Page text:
Why ‘inhumanity’ is part of the image of care

Last week we published a set of images taken recently at Auschwitz-Birkenau death camp. These photos serve as a stark reminder inhumanity makes no differentation between race, creed, culture and lifestyle; the concept starts by labelling Jews, gays, gypsies and political activists as second class and ends by herding these people into gas chambers. And we should remember that the imprisonment, brutalisation and ultimate annihilation of millions of people by the most evil regime in history started with a smaller-scale mass murder experimentation on people with learning and physical disabilities (the first crude gassings were carried out with car exhausts extended into old-style institutions).

Auschwitz: Iconic imageThe iconic image of the administration block in Birkenau with its infamous railway line is firmly embedded in our consciousness, and we have that image. But I was particularly struck by what might be described as a fairly innocuous image of a row of broken toilets (P9990 on careimages.com) from one of the men’s barracks. It was not a dissimilar image that has remained in my conscience for many years. In 1982, just starting out as a rookie social worker, I went to St Lawrence’s Hospital for adults with learning disabilities in Caterham, Surrey, to visit a client who had been placed there by a local authority many years previously. I was directed to a large ward and when I asked for my client I was taken to a row of toilet cubicles with no doors where my client was sitting down relieving himself. St Lawrence’s has long gone, the ‘patients’ were relocated as part of community care but 1982 is not so long ago.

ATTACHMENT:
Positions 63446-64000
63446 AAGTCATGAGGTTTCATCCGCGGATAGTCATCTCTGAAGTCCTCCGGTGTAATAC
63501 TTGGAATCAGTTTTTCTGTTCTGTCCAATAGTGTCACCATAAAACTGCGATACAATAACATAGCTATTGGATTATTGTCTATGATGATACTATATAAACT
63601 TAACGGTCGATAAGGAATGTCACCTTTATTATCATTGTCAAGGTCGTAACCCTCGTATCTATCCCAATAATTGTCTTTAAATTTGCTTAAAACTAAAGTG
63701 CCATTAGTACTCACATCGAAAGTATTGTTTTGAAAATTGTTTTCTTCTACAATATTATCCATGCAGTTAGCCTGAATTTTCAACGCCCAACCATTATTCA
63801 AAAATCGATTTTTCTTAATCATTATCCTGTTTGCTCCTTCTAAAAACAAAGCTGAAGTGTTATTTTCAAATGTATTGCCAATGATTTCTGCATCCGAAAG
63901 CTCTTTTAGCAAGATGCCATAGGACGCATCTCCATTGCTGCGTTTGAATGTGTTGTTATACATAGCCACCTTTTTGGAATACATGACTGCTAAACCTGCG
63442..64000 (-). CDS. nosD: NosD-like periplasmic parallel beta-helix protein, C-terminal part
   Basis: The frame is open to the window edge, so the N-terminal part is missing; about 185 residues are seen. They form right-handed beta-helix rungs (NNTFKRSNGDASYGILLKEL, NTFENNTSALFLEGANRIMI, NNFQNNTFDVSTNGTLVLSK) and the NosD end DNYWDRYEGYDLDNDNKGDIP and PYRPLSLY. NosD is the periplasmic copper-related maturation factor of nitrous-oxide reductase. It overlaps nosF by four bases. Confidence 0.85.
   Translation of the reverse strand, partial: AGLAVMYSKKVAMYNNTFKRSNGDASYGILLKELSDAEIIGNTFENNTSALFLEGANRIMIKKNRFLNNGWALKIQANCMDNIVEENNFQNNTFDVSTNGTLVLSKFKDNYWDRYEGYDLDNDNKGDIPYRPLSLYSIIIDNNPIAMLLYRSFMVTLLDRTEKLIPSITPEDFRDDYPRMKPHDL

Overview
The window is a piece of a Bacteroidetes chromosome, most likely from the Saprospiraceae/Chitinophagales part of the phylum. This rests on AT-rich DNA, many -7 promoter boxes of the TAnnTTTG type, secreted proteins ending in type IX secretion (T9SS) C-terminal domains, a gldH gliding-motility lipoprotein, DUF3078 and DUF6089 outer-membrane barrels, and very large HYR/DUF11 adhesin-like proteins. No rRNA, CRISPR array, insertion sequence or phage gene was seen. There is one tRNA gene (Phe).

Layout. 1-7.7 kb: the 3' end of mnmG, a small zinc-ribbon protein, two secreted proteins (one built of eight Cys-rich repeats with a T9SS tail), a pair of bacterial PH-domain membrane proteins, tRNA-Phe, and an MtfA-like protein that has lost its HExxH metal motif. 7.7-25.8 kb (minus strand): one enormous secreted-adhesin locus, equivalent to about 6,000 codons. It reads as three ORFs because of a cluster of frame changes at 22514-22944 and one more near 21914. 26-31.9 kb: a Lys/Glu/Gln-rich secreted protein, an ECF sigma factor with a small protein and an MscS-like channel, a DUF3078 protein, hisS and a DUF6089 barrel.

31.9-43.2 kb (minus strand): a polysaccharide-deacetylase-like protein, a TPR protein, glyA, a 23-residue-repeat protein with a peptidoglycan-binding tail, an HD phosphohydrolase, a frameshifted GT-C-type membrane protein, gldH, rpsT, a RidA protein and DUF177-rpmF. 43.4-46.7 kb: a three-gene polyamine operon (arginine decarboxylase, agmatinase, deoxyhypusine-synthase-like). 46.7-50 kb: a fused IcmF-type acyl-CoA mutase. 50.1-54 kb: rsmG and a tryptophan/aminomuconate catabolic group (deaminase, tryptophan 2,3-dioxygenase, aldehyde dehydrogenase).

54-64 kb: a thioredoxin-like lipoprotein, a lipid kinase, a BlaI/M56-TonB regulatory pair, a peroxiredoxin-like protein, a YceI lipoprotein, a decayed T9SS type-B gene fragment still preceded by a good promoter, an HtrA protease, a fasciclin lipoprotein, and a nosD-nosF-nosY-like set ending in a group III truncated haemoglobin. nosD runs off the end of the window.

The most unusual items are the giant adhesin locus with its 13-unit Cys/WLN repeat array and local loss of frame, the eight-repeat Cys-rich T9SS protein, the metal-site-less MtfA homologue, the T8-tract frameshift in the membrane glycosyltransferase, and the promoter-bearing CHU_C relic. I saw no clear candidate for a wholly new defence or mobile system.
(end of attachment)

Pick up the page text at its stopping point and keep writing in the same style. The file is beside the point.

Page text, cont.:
The term ‘care’ is meaningless in isolation. Only by ensuring that the practice of care is carried out appropriately for the benefit of service users and not service providers (the explanation offered by the nurse in St Lawrence’s was that ‘patients’ had to be monitored at all times), will the image of care improve.

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